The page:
So you’ve finally bought some shares in a master limited partnershipafter hearing everyone rave about this equity investment that gives you a high yield, pays out cash every quarter and has tax advantages.
A couple of quarters go by, your investment pays off as promised, and you’re a happy camper. Then tax season rolls around and instead of the familiar Form 1099, a new form called a Schedule K-1 (Form 1065) shows up in the mail, with numerous boxes labeled with different types of income and deductions. What’s going on? What are you supposed to do with this?
For those who are new to them, the first thing to understand is that an MLP is simply a publicly traded partnership. (Not all PTPs are MLPs, however; a number of PTPs are simply commodity pools.) By buying shares, technically referred to as “units,” in an MLP, you become a partner (or a “unitholder”) in this very large partnership. As a partner rather than a corporate shareholder, you enter a whole new world of taxation. Partnership taxation is what makes MLPs a tax-advantaged investment, but it also makes them more complex than many other investments.
As a partnership, an MLP is not considered to be a separate entity for tax purposes the way a corporation is, but rather is a pass-through entity—sort of an agglomeration of all its partners. An MLP does not pay corporate tax; instead, all the things that go into calculating tax—income, deductions, gain, losses and credits—are divided up among the unitholders as if they had earned the income themselves. Part III of the K-1 tells you your total share of each of these items.
You pay tax on your share of the partnership’s taxable income, as determined by all the items on the K-1. It is important to remember that you will owe tax on this income whether or not you receive a cash distribution.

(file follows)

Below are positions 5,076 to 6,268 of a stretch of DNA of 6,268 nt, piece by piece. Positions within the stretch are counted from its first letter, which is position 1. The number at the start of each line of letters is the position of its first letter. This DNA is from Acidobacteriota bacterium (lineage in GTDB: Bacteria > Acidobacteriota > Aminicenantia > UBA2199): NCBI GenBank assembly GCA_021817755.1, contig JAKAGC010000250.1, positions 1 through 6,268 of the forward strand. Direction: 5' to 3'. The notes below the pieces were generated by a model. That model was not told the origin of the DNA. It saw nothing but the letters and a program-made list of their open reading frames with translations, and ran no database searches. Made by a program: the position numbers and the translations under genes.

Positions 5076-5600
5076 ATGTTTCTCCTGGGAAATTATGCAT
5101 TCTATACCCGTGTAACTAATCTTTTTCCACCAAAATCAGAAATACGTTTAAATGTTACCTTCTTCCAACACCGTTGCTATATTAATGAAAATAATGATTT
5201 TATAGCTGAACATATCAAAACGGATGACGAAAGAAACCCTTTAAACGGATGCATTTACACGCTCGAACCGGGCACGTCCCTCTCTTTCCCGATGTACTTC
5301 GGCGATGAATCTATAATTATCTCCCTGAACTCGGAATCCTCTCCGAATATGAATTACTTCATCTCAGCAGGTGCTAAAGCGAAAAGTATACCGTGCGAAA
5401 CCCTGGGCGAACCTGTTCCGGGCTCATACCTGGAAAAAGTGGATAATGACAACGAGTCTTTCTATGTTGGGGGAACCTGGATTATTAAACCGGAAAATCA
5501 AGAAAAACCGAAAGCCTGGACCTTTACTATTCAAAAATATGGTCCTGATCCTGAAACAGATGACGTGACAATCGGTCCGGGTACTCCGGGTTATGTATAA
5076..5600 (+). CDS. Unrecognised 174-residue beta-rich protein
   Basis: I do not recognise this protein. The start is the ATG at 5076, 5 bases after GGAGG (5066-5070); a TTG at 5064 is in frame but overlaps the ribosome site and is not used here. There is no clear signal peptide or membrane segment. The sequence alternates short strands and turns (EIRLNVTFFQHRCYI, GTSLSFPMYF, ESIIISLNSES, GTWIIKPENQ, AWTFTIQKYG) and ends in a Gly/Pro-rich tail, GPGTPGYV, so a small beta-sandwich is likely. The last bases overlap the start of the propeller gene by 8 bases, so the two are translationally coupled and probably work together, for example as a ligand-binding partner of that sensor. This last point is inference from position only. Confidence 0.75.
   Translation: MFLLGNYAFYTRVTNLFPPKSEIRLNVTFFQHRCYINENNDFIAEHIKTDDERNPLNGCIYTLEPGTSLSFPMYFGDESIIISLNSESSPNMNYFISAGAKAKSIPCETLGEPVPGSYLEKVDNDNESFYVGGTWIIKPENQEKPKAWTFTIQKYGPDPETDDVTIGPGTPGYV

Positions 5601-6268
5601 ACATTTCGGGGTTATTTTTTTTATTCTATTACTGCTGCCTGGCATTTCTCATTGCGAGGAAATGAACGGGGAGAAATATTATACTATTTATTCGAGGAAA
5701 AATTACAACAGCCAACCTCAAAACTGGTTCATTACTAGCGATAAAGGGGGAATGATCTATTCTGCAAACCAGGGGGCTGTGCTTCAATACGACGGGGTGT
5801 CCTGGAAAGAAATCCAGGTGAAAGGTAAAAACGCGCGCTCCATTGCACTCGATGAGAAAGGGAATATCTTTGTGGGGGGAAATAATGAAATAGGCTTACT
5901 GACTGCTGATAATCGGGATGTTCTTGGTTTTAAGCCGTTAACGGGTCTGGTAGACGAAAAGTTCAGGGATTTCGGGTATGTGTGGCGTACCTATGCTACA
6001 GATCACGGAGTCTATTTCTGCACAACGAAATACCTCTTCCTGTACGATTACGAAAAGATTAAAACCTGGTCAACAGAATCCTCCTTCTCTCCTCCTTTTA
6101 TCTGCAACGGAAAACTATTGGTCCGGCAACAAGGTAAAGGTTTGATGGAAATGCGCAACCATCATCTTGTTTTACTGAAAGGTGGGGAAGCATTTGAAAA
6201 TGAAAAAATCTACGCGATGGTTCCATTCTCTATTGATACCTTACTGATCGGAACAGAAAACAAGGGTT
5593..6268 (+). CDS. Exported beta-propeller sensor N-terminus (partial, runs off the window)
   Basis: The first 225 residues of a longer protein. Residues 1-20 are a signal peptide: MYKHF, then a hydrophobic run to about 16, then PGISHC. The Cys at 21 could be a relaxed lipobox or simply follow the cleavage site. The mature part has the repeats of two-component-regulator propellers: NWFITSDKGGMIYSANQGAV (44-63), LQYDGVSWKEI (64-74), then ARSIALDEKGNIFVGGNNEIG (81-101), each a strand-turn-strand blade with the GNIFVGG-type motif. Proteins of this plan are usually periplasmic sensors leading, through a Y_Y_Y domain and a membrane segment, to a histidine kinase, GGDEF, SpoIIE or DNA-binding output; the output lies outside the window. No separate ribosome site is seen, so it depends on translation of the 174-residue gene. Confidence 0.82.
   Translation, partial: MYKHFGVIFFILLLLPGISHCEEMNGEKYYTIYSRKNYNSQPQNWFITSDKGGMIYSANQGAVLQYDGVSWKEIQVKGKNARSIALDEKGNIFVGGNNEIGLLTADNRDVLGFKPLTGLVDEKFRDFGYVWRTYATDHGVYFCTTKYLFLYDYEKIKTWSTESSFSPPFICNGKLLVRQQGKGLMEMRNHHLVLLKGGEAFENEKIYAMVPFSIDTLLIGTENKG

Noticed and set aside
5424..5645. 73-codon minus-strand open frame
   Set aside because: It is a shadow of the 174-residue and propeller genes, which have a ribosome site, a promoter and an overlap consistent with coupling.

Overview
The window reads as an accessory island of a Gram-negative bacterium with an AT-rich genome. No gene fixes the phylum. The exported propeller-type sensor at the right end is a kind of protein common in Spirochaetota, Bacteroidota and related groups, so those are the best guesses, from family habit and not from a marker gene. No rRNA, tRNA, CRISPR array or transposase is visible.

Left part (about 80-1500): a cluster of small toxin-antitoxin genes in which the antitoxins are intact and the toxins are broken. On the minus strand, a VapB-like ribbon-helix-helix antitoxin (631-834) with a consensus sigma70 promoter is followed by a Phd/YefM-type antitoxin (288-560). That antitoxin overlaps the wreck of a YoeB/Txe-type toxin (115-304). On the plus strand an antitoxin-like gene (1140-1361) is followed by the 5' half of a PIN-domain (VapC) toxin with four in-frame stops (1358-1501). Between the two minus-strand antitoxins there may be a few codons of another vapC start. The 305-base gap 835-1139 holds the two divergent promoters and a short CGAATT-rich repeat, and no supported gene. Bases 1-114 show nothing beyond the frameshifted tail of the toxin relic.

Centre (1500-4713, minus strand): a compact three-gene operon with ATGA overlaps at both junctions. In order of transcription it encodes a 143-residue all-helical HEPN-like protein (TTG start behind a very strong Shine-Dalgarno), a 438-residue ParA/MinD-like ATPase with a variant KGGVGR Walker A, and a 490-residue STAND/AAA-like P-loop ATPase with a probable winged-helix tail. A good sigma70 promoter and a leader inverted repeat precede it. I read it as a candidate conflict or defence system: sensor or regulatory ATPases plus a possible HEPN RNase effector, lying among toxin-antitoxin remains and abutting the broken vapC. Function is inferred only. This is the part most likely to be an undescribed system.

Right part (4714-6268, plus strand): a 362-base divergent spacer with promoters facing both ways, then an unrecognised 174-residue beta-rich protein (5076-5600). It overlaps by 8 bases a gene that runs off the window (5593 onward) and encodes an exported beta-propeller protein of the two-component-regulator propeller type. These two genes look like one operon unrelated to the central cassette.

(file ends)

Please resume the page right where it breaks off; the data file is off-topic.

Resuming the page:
What about the distributions? Do you pay tax on them as well? You might think so, since the quarterly cash distributions look a lot like dividends; however, MLP distributions are not dividends, but quite a different creature. When you fill out your tax return, the only thing you have to worry about paying tax on is your share of net partnership income. The portion of the distribution that is equal to net income is covered by that tax payment.
Any distribution over and above the taxable income is considered to be a return of capital—you’re getting back some of the money you invested—and it is not taxed when you receive it. Rather, the distribution lowers the adjusted basis in your units. The lower basis increases the realized gain when you sell the units, and you pay more tax as a result; this is how the distributions ultimately get taxed. For the first few years that you hold the partnership unit, your taxable income will generally equal about 20% of your distribution, so you can consider that tax is deferred on 80% of the cash you receive. We’ll look more closely at adjusted basis later.
Another way that an MLP distribution differs from a corporate dividend is that the distribution per unit is often more than the net income. This is because MLPs don’t look at net income when they calculate their distributions; they look at distributable cash flow. Distributable cash flow starts with net income, but adds back depreciation, because depreciation is an accounting entry that doesn’t actually affect cash flow. [Editor’s note: Depreciation is the amount of value an asset loses over time due to age and wear and tear.] Distributable cash flow also subtracts out the money that will be needed to keep capital assets in good working condition. There may be other adjustments as well. Most MLPs distribute most or all of their distributable cash flow.
|Amount per Share/Unit|
|Federal corporate tax (35%)||($0.70)||$0.00|
|Aftertax net income||$1.30||$2.00|
|Corporate dividend/partnership distribution*||$1.30||$2.50|
|Shareholder’s federal tax on dividend (@15%)||($0.20)||—|
|Unitholder’s federal tax on share of net MLP income ($2.00 × 33%)||—||$0.66|
|Net income to shareholder/unitholder||$0.80||$1.34|
|*The MLP distribution of $2.50 exceeds net income because, as discussed, distributions are made out of distributable cash flow rather than net earnings.|
Table 1 illustrates the differences between corporate shareholders and MLP unitholders using current (2012) federal tax rates. For simplification purposes, the chart assumes that the corporation pays out all of its aftertax income in dividends, which is, of course, very unlikely in real life.